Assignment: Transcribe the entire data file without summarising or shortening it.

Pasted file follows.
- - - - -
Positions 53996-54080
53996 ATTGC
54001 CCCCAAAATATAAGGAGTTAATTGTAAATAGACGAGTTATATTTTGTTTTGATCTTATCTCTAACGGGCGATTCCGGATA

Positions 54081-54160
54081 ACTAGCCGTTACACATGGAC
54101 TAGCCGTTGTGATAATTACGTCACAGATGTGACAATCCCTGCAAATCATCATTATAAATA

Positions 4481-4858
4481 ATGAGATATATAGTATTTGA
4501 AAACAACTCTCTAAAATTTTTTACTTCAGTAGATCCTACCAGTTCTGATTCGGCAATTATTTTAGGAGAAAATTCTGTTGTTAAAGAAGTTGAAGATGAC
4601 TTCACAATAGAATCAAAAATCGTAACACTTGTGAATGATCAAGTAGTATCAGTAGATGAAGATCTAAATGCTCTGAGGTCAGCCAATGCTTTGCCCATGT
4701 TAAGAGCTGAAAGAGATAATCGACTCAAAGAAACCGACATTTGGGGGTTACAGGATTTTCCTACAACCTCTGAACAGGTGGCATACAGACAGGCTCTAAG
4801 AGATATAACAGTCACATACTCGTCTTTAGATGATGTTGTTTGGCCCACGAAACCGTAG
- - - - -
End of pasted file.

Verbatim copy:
Positions 53996-54080
53996 ATTGC
54001 CCCCAAAATATAAGGAGTTAATTGTAAATAGACGAGTTATATTTTGTTTTGATCTTATCTCTAACGGGCGATTCCGGATA

Positions 54081-54160
54081 ACTAGCCGTTACACATGGAC
54101 TAGCCGTTGTGATAATTACGTCACAGATGTGACAATCCCTGCAAATCATCATTATAAATA

Positions 4481-4858
4481 ATGAGATATATAGTATTTGA
4501 AAACAACTCTCTAAAATTTTTTACTTCAGTAGATCCTACCAGTTCTGATTCGGCAATTATTTTAGGAGAAAATTCTGTTGTTAAAGAAGTTGAAGATGAC
4601 TTCACAATAGAATCAAAAATCGTAACACTTGTGAATGATCAAGTAGTATCAGTAGATGAAGATCTAAATGCTCTGAGGTCAGCCAATGCTTTGCCCATGT
4701 TAAGAGCTGAAAGAGATAATCGACTCAAAGAAACCGACATTTGGGGGTTACAGGATTTTCCTACAACCTCTGAACAGGTGGCATACAGACAGGCTCTAAG
4801 AGATATAACAGTCACATACTCGTCTTTAGATGATGTTGTTTGGCCCACGAAACCGTAG